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  1. #1
    Join Date
    May 2002
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    73

    Unanswered: transactional log

    What if after truncation/backup action I shrink the file?
    What will happen after this in case of database recovery?

  2. #2
    Join Date
    Oct 2003
    Posts
    706

    Red face

    As a broad, sweeping generalization, "don't shrink the file. Don't bother."

    Databases are designed to be self-maintaining structures, and they are. Let them! They will recycle space on their own (although they don't shrink the size of the file .. an expensive operation on most filesystems), and they'll maintain their indexes on their own. No, they will never keep the file "as small as it could be," nor the indexes "as optimized as they could be," but they will keep their own house in order. Let them.
    ChimneySweep(R): fast, automatic
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  3. #3
    Join Date
    May 2002
    Posts
    73

    transactional log

    So what you suggest?
    My database transactional log keeps getting full due high insert/update/delete activity over it.

  4. #4
    Join Date
    Jul 2003
    Location
    The Dark Planet
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    1,401
    Originally posted by sundialsvcs
    As a broad, sweeping generalization, "don't shrink the file. Don't bother."
    In other words ... a broad sweeping generalization ... there is no need for DBA's.

    No, they will never keep the file "as small as it could be," nor the indexes "as optimized as they could be," but they will keep their own house in order. Let them.
    and dont pay any attention to the people shouting that the database has crashed.
    Get yourself a copy of the The Holy Book

    order has no physical Brett in The meaning of a Kaiser . -database data

  5. #5
    Join Date
    Nov 2002
    Location
    Switzerland
    Posts
    524

    Re: transactional log

    Originally posted by jeremas
    So what you suggest?
    My database transactional log keeps getting full due high insert/update/delete activity over it.
    Code:
    sp_dboption YourDB, "trunc log on checkpoint", true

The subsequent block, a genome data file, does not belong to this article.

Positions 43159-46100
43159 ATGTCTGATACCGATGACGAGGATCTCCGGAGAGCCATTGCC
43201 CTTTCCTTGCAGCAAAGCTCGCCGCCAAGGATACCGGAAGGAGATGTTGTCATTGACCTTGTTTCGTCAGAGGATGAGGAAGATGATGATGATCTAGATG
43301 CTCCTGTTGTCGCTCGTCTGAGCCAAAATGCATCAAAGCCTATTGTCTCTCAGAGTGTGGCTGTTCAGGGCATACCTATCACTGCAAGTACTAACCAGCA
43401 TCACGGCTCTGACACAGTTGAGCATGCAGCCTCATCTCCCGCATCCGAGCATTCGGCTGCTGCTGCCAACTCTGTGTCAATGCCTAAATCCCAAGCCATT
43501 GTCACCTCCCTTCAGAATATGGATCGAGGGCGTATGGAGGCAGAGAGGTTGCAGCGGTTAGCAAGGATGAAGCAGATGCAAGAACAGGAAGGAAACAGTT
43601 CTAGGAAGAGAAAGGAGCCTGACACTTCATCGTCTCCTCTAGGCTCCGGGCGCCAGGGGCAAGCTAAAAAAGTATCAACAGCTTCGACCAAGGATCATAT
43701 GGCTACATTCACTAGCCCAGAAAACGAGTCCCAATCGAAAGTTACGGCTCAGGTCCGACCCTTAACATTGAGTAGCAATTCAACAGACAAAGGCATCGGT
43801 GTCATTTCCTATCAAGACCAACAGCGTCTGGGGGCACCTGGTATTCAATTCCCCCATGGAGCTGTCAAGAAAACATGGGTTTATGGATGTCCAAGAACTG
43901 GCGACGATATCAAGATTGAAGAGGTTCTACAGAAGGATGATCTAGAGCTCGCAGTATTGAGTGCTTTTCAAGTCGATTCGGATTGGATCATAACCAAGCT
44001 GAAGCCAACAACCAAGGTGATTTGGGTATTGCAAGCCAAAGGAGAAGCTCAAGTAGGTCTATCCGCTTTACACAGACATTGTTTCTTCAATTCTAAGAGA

6. #6
    Join Date
    Jun 2003
    Location
    Ohio
    Posts
    12,592
    Provided Answers: 1
    "What if after truncation/backup action I shrink the file?
    What will happen after this in case of database recovery?"

    Nothing will happen. As a matter of fact, Microsoft recommends that you truncate the log prior to shrinking the file.

    What happens if you don't shrink files? Large transactions can cause the files to bloat significantly, and while this space may be reused by SQL server for later operations it won't be recovered automatically unless the autoshrink option is set. I'd strongly suspect that these large files (which may be several times the size of the actual data) increase the time required for data access and reduce the amount of space available on disk for other system processes such as disk-cacheing.

    But hey, that's not important is it?

    Sundial, isn't there a forum for making payrolls that you can join?

    blindman

  7. #7
    Join Date
    Jun 2003
    Location
    Ohio
    Posts
    12,592
    Provided Answers: 1
    "sp_dboption YourDB, "trunc log on checkpoint", true"

    Do not do this unless you don't need point-in-time recovery. With this option you can only recover to your last full backup.

    blindman

  8. #8
    Join Date
    May 2002
    Posts
    73

    transactional log

    blindman, thanks for your help,
    could you explain with more details what I can achieve if I use sp_dboption my_db, trunc log on checkpoint, true?

    How I run it? Using SQL Query Analyzer?

    If I understood well, it could be an option for me as my db keeps the records for a day as maximum, having very high insert/delete activity...

    Regards,

  9. #9
    Join Date
    Jun 2003
    Location
    Ohio
    Posts
    12,592
    Provided Answers: 1
    You can achieve this by putting your database in what is known as "Simple Recovery Mode". If your database has high insert/delete activity then I would recommend against it. It means that if you backup your database at midnight and then your system crashes at 5 pm, you have lost an entire day's worth of transactions. Do you have a strategy for recreating them?

    In a normal recovery mode you backup the transaction log (maybe every hour or so) so that you can at least recover to that point, and unless your system gets really hosed you can also recover un-truncated transactions right up to the point in time that the crash occured.

    You can't do this if your database is in simple recovery mode. Simple recovery is normally used for development databases, and not on production systems.

    blindman

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